Defence exports: A triad
Defence exports must be based on a long-term triad. The triad consists of weapons & equipment, services and training. Export can be of new weapons and equipment or refurbishing of existing/obsolescent equipment — either of that country or from our inventory. Many countries cannot afford new equipment and hence would prefer the re- furbishment route which suits their pockets and defence requirements. Refurbishment can be under- taken by government and/ or Private players. For example, many old guns will be available with sufficient spares once new 155mm systems are inducted. They are prime candidates for export. However, all weapons need ammunition.
That will be a perennial demand. Services could pertain to maintenance of equipment or building infrastructure. Spares and maintenance are long term earners. It goes hand in hand with weapon export. It needs long term thinking and commitment with major flexibilities. The third component of the triad is military training. It is the soft component force multiplier. Training is our great strength. Defence export and training must be combined to create long-term dependencies and alliances. Military Training alters behaviours and conditions the way people think. However, our current capacities are limited and will not be able to meet the train- ing needs of many countries. Before we embark on weapons export, expansion of our training capacities is warranted. Resultantly, deep integration of Services in this enterprise is mandatory. If that does not happen — forget exports.
Requisites for Defence Export
Requisites for Defence Export Architecture: Defence exports must take place under a well thought out architecture and organisation. It must integrate and be driven by all stakeholders. At the government level, it is visualised that the Ministries of Defence, External Affairs and Home will have to lay down the major policy directions based on our national interests. At the MOD level, the stakeholders must be the MOD, DDP, Service HQs and any nominated Industry body. DDP can be the nodal department but it cannot row this boat with just an export cell. Defence exports need an elaborate organisation and flexibilities. The Foreign Military Sales organisation of the US and the export architecture of Rosoboron Exports of Russia are good models. Even the ONGC Videsh could serve as a reasonable model. Exports should take place strictly under this architecture lest everyone pulls in different directions. Industry (Pub- lic or Private) should not be allowed to run around like mavericks and start peddling their equipment to other countries. The ramifications could be loss of national credibility. This point is specifically being made since the major constituents of the DDP viz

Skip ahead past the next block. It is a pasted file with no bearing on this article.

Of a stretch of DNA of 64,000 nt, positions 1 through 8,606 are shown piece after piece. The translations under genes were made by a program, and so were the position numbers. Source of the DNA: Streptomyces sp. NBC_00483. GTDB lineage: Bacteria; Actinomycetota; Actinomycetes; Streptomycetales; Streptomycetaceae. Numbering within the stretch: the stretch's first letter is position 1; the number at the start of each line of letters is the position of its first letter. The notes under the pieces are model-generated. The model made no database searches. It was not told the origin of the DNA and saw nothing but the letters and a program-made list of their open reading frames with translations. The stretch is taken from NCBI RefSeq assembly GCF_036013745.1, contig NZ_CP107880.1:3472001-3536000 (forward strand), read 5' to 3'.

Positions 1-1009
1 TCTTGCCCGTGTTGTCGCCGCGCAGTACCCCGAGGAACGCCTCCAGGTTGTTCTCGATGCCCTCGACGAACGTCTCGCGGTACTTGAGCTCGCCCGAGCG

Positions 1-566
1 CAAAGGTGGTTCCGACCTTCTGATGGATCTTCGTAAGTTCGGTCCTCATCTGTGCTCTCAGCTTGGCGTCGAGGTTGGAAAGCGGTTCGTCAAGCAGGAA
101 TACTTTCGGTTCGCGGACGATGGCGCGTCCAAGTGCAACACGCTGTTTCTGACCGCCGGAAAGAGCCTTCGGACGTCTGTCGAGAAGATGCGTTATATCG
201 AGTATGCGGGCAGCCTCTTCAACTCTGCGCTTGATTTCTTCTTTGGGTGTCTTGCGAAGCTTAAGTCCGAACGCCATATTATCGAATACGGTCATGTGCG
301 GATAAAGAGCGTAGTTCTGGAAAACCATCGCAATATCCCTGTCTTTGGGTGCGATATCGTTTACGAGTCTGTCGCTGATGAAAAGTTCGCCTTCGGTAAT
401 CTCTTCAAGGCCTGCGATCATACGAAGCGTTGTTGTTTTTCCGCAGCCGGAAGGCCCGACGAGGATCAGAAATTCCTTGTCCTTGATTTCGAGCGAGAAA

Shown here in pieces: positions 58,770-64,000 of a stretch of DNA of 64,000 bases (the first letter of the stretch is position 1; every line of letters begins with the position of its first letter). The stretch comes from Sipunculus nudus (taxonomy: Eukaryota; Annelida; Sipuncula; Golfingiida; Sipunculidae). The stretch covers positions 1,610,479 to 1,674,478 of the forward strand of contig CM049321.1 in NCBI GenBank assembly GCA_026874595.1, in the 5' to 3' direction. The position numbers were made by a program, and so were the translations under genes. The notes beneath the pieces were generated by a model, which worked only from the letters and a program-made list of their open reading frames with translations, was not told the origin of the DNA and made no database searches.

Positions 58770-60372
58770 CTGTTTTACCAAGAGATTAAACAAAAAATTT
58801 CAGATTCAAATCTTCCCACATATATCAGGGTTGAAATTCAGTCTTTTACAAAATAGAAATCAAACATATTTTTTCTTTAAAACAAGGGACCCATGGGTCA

OFB and DPSUs have narrow visions, one-dimensional views and tend to be self-serving. They must be made to look beyond themselves. Additionally, the organisation must be apart from the MoD with a degree of autonomy and permanence. Develop- ing defence exports is also about developing long term institutional or personal linkages and equations.
Requirement Analysis:An analysis needs to be done to establish defence requirements of various countries that are on our export radar. We need a strategy to edge out competition. The Government should also be prepared for collaborative efforts in Research, Developments and Production. Such effort will result in deeper linkages. A lot of groundwork is required.
Capacity Analysis: A careful capacity analysis and audit should take place. It cannot happen that we are exporting items which we are short of, like ammunition. Also, capacities should not be diverted for export at the cost of domestic utilisation. First fulfil own needs. Most importantly countries will not buy items unless they are in use in our Forces. We should have the capacity or retain capacities to produce and maintain the equipment being exported. This is especially important for older equipment.